Drawing the Line on Redistricting
Compromise and cooperation have to begin at the beginning -- with the way congressional districts are drawn.
“The Hammer,” as former House Majority Leader Tom DeLay is known, got nailed, but don’t look for big changes in Washington as a result.
Too bad, because last week’s conviction of DeLay on money laundering and conspiracy charges offers an opportunity to set clear rules about money in politics and to come down hard on those who break them. Above all else, the case provides an opportunity to remove politics from the redistricting process.
That this won’t happen shouldn’t come as a surprise. DeLay’s conviction caused a few ripples inside the beltway, but, like the ethics case against Rep. Charles Rangel, D-N.Y., it won’t change anyone’s behavior. Some lawmakers will always look for ways to bend the rules and a small number will get caught. But the penalties are usually light and memories are short -- for both elephants and donkeys -- so the DeLay case is destined to become a footnote in a chapter of history that might be called “Missed Opportunities.”
The charges against DeLay stemmed from the redistricting fight that followed the 2000 Census. In court, both sides agreed that a political action committee started by DeLay raised $190,000 from corporations and sent the money to the Republican National Committee, and that the same amount of money went to seven Republicans running for the state House in Texas in 2002. What they disagreed about is the legality of the transfer. Prosecutors contended, and the jury believed, that the transaction violated Texas laws barring corporations from contributing to state candidates. The defense said no laws were broken.
With DeLay’s help, six of the seven candidates won in 2002 and Republicans took over the Texas House for the first time in more than a century. They approved a congressional redistricting plan he was behind. In 2004, the GOP picked up six U.S. House seats in Texas, helping fuel DeLay’s short-lived dream of establishing a permanent Republican majority in Washington.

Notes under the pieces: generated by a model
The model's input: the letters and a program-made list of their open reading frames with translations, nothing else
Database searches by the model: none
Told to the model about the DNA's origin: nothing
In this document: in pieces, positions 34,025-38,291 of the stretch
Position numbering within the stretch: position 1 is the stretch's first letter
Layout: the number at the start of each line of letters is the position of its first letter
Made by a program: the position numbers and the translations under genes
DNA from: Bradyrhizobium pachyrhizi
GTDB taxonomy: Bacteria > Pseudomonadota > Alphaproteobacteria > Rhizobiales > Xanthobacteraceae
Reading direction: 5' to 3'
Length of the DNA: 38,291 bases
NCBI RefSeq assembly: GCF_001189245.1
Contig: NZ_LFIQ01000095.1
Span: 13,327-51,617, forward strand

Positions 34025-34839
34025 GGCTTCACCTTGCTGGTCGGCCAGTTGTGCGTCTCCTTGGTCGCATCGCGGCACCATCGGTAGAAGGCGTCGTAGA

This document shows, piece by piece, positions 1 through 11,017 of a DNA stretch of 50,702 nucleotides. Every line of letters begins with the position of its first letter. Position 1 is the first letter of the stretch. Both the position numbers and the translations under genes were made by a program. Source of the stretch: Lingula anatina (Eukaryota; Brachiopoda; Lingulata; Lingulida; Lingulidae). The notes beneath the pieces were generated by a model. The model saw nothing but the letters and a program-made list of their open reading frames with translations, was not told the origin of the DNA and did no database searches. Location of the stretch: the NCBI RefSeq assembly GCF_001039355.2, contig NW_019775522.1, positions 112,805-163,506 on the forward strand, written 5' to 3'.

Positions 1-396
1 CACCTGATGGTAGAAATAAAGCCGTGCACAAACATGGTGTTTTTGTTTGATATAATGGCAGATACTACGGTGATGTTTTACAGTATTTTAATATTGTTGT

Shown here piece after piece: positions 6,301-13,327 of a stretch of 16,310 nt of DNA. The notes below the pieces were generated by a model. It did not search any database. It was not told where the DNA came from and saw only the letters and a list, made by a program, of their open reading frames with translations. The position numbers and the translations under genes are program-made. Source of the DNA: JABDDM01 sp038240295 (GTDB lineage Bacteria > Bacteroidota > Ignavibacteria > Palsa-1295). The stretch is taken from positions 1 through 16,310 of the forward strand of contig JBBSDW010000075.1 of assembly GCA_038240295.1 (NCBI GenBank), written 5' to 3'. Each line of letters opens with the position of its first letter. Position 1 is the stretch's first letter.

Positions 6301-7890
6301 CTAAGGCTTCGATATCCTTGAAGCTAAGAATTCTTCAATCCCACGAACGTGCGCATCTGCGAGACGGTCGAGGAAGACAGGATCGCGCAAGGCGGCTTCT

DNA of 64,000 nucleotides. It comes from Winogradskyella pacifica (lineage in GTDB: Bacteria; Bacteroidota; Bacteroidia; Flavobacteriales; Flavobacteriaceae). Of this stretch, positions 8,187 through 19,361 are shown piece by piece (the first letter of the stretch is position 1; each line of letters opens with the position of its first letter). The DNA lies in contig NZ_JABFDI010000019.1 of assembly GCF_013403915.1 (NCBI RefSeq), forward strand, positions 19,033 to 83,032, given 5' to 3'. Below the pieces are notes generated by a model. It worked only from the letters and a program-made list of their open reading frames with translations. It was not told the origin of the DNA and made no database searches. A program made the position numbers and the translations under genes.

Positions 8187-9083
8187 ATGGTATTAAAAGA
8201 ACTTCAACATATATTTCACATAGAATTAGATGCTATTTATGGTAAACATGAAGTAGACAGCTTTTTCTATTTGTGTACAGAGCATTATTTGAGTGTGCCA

A lesson that could be learned, but won’t be, is that messes such as this wouldn’t happen if the redistricting process was depoliticized. It already is in some states, including California, where voters just approved a ballot proposition calling for congressional boundary lines to be set by a panel of five Republicans, five Democrats and four individuals not affiliated with either party.With Republicans on the verge of picking up more than 15 seats – perhaps as many as 25 -- in next year’s redistricting, it’s far too late to make the change for this cycle. But it would make perfect sense, and give both parties time to accept the change, to make a decision soon that would kick in for the redistricting round that would follow the 2020 Census.Naïve? Perhaps. But the move to take redistricting decisions out of the hands of the party in power, which is how reapportionment is handled in 38 states, has at least one big Republican backer.
In his just published memoir, Decision Points, former President George W. Bush writes: “Our government would be more productive -- and our politics more civilized -- if congressional districts were drawn by panels of non-partisan elders instead of partisan state legislatures. This would make for more competitive general elections and a less polarized Congress” by creating more politically balanced districts likely to favor more-moderate candidates.
Such a Congress might be more willing to do what is best for the economy, or anything else, instead of what is best for the party holding power at the time. Imagine that.
But such a move would require state-level politicians to give up some of the power they crave. Forget that Bush says changing reapportionment rules would help “future presidents looking to tackle a big problem.” Asking a politician to voluntarily surrender power is akin to suggesting someone with a two-packs-a-day habit cut back to just one smoke. It won’t happen.